The complete genome of a Denisovan – an ancient human that lived at the same time as Neanderthals – has been sequenced using a tiny finger bone and a new, cutting-edge technique offering unprecedented accuracy.
As a result of the new technique and an extremely well preserved bone, the sequence is more precise than the famous culmination of the Human Genome Project published in 2003 – and on par with what is achievable when sequencing modern humans today.
“There is actually today no difference in what we can learn genetically about a person that lived 50,000 years ago and from a person today, provided that we have well-enough preserved bones,” Svante Pääbo, paper co-author and a geneticist from the Max Planck Institute for Evolutionary Anthropology in Germany, said in a press conference.
Papuans have 6% Denisovan DNA
Using the DNA, the researchers dated the Denisovan remains, which appear to have belonged to a female child, who died between 74,000 and 82,000 years ago. The findings, which were the result of a massive international collaboration involving more than 30 scientists, are published in the journal Science.
The new research adds evidence to the recently challenged theory that our species, Homo sapiens, interbred with Neanderthals as well as, it now seems, Denisovans.
While Neanderthals contributed to the DNA of all modern humans excluding indigenous Africans, Denisovan DNA can only be found in people indigenous to Papua New Guinea, Fiji, Australia and other parts of Melanesia. In fact, the researchers estimate that up to 6% of the genomes of modern-day Papuans derive from Denisovans.
Different human groups, not species
The new research also confirmed earlier studies that showed the Denisovan individual carried the same genes that are today associated with having dark skin, brown hair and brown eyes.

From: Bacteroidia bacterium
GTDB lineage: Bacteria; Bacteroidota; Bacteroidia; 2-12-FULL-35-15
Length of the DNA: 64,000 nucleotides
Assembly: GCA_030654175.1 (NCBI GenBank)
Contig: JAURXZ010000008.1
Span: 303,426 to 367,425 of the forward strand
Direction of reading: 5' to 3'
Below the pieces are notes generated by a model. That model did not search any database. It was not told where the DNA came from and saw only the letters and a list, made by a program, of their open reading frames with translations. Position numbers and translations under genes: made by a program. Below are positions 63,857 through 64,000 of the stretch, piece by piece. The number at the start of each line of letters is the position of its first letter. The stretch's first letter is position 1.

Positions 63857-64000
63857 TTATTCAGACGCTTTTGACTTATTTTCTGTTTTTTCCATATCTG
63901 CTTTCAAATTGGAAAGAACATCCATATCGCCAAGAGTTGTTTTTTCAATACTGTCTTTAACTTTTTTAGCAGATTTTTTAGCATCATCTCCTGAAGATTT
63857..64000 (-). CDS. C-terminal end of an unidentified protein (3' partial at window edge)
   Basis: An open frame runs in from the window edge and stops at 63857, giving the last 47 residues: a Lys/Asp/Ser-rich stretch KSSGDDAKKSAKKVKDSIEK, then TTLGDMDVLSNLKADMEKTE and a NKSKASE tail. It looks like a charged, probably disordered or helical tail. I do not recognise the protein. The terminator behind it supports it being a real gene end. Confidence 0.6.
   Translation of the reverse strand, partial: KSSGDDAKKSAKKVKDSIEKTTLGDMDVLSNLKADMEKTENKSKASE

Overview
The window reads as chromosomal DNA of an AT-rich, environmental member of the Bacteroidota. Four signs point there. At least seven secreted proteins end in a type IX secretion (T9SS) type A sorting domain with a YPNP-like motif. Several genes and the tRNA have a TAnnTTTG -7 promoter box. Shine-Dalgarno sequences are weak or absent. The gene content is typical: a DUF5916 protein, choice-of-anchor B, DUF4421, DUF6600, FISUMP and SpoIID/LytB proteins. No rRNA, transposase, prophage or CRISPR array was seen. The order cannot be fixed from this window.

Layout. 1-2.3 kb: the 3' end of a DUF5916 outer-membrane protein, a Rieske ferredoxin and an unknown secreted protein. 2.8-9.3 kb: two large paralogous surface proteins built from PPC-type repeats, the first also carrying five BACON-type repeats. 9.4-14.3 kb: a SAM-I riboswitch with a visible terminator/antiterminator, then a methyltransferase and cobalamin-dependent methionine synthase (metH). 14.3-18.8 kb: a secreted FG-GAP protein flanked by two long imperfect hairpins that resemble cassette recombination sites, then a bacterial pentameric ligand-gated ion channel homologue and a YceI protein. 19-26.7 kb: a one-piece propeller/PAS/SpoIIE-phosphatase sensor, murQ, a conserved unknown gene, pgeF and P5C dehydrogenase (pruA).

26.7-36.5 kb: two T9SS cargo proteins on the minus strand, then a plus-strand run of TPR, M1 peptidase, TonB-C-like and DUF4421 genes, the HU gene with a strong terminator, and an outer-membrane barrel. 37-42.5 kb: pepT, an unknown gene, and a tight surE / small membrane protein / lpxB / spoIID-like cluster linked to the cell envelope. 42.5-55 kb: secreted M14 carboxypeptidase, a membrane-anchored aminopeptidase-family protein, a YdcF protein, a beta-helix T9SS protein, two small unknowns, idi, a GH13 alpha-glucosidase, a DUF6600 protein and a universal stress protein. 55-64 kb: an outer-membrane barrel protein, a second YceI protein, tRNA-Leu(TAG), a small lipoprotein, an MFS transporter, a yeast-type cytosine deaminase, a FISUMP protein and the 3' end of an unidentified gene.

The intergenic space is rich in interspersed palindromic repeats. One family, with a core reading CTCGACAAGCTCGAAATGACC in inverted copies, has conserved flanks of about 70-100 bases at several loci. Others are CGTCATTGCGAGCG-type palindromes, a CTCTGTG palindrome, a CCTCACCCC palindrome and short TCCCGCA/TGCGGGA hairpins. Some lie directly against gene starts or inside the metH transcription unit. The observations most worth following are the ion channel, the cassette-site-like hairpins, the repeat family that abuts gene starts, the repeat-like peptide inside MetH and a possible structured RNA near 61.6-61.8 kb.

“However, since we have access to only a single Denisovan individual, we expect that only a subset of these would have been shared among all Denisovans,” the researchers wrote in the paper. In other words, the little girl may simply have had dark hair and eyes, traits that may not have been shared by all Denisovans.
Pääbo said that he avoids referring to archaic humans, such as Denisovans, as separate species, during a press conferences
“We say it's a different group of humans,” he said. “[Denisovans] are about as different from Neanderthals … as people in Africa would be from people in Scandinavia. I wouldn't call the Neanderthals a different species from [modern] humans, either, actually,” he added.
Denisovan DNA is present in modern people in the Philippines, Indonesia, Fiji, but the biggest concentration is right here.
Dr Jonica Newby
So this is the one that interests me here. This group of Australians contain the highest percentage, along with the New Guineans, of Denisovan DNA to this day?
Dr Mark Stoneking
That's right. The amount of Denisovan ancestry in native Australians and New Guineans we estimate at somewhere around four to six percent.
Dr Jonica Newby
Four to six percent. Wow.
Which means any Australian with an Indigenous ancestor probably has Denisovan as well as Neanderthal genes. So we have a picture, now, of 50,000 years ago - Neanderthals in the west and Denisovans in the east - with the most likely place that Denisovans bred with Homo sapiens being down here in eastern Indonesia.
Revolutionary new sequencing technique
While tiny, the Denisovan fingertip bone discovery was an enormous stroke of luck. The bone turned out to contain 70% ‘endogenous’ DNA – DNA belonging to the owner of the finger, and not to bacteria and other contaminants. That is compared to an average of about 1–5% endogenous DNA in other ancient human remains.
This, combined with the innovative technique that allows geneticists to sequence from single-stranded DNA, meant the researchers could map the Denisovan genome with an extremely high ‘coverage’, or accuracy – better than anything achieved with Neanderthals, despite the much larger volume of Neanderthal remains available.